After the fair, Blechynden took his lead pipe apparatus to New York City, offering free iced tea to shoppers at Bloomingdale Brothers Department Store.
Iced tea spread quickly across the entire United States in the early 1900s, and it became a common recipe in cookbooks. Black tea had replaced green tea as the main ingredient and Southerners were refining the practice of consuming it. Special tall glasses, long spoons, and lemon forks became customary.
In "Southern Cooking," published in 1928, Henrietta Stanley Dull developed a recipe that became the standard for Southern iced tea. She advised women to serve it with a sprig of mint, a strawberry, a cherry, a slice of orange, or a ring of pineapple.
"Milk," she wrote, "is not used in iced tea."
On April 10, 1995, the South Carolina General Assembly adopted sweet tea as the state's "Official Hospitality Beverage."
The Georgia General Assembly had sweet tea on the agenda in 2003 when State Representative John Noel introduced House Bill 819, proposing "iced tea is sweetened with sugar at the time that it is brewed." It also declared that restaurants without sweet tea on the menu would "be guilty of a misdemeanor of a high and aggravated nature."
It was later revealed to be an April Fool's joke, but Noel reportedly said he wouldn't mind if it actually passed into law.
Everything in the South is Sweeter
We know that everything is sweeter in the South. Coca-Cola, Pepsi, and Dr. Pepper are all from the South, as are pecan pie, pralines, and banana cream pie. Sweetness has been adopted into our lexicon -- honey, sweetie, sugar-pie. Even our whisky is sweet.
If you were born below the Mason-Dixon line, it is assumed that there is sugar in your tea -- and lots of it. In fact, some call it the Sweet Tea Line. North of that boundary, tea mostly comes unsweetened, and you have to order "sweet iced tea" if you want it that way. South of the line, you just ask for "tea." Anything else is simply superfluous.
Ask any Southerner where the best sweet tea is served, and he or she will have an opinion. Sweet tea carries deep meaning for Southerners. Traditionally, Luzianne is the preferred brand. The correct way to make it is to pour boiling water over pre-sweetened tea leaves.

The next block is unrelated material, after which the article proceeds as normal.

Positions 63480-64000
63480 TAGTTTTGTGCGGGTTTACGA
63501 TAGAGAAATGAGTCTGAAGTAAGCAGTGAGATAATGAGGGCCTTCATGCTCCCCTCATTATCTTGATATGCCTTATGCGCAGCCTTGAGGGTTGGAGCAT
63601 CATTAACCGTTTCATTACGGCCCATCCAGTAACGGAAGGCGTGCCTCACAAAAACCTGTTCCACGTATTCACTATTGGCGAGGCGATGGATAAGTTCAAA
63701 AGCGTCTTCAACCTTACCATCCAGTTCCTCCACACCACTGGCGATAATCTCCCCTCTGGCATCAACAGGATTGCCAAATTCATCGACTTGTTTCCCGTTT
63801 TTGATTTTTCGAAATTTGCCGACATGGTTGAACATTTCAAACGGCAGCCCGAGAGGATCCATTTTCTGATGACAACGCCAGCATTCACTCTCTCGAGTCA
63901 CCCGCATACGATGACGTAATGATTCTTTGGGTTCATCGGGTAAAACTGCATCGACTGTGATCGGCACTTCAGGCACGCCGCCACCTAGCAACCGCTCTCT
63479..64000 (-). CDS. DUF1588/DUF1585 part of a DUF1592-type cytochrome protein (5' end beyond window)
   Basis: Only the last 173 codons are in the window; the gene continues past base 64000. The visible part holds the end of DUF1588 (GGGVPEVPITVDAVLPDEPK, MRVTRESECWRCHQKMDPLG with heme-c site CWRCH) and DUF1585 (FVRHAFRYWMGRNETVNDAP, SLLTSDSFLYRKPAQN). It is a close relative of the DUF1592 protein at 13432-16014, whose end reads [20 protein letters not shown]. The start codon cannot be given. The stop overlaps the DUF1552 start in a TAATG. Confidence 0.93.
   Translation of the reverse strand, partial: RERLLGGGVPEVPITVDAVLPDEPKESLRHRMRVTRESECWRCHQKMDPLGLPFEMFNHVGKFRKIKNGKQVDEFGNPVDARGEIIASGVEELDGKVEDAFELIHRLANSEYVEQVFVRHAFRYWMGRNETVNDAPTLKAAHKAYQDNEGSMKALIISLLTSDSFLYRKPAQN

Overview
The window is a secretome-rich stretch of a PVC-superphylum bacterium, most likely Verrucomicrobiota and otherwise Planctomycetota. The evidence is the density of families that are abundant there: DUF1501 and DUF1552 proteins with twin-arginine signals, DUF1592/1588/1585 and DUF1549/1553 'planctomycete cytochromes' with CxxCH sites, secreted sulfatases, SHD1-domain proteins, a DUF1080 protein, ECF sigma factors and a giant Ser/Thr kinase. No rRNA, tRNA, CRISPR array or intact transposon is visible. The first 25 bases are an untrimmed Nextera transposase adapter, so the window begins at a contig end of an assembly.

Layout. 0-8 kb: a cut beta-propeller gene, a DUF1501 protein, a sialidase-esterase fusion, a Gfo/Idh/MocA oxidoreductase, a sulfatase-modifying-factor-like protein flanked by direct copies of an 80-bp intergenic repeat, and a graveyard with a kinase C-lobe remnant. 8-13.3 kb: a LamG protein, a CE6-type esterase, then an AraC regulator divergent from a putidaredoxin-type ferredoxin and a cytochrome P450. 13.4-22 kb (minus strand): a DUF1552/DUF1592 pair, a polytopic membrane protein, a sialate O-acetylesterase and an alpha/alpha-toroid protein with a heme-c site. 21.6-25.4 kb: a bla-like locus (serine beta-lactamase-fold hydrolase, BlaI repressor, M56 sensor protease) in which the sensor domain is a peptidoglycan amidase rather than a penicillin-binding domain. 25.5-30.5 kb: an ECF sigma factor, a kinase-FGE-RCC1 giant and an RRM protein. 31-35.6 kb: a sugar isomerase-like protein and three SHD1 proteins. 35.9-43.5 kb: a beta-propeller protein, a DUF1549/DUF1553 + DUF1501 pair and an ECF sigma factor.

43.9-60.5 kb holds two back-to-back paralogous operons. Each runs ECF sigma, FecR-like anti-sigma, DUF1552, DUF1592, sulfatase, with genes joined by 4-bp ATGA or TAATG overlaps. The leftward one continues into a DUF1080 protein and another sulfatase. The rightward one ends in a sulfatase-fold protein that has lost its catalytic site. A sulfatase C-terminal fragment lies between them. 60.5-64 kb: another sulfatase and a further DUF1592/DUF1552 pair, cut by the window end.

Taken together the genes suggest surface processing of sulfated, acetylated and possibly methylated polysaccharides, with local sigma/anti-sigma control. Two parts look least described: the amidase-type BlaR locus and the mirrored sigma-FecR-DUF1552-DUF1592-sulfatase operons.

How much sugar? Well, like David Gibson wrote in "Chile Pepper Magazine," "Carolina sweet tea coats the back of a spoon. Left undisturbed, rock candy will form in the glass." The amount of sugar is really up to the maker, but the general rule of thumb is a glycemic index between cotton candy and Cheerwine.
Purists argue that any deviation from this process in terms of adding sugar or ice produces sweetened tea, not sweet tea. There's no hard and fast rule about adding lemon, but it is usually served on the side.
Southern Tea Rules
If you see someone stirring sugar into iced tea, they aren't Southern. Pre-sweetening tea with a lot of sugar while it's piping hot is the only way to dissolve every grain. A substantial amount of sugar must be added to the hot tea base -- there's no debating this. A syrupy base is what separates sweet tea from sweetened iced tea.
Since the 1950s, the tea of choice has been Luzianne or orange pekoe. The tea base is a much stronger concentration than what would be brewed for hot tea. The strength balances out the sweetness and also accounts for the water from the melting ice.
In Southern homes, sweet tea is always served from the same pitcher. These pitchers won't be sullied with other drinks such as lemonade or punch. Oh, and sweet tea pitchers are passed down from grandmothers.
The tannins in tea can make it taste very bitter, so a trick for mellowing out the flavor is adding a pinch of baking soda to the base. Sweet tea garnish varies from region to region -- lemon wedges or slices, peels of lime or orange, mint leaves, and maraschino cherries are all acceptable.
Properly served, iced tea is poured into a tall glass with a doily, a saucer, and a long-handled teaspoon.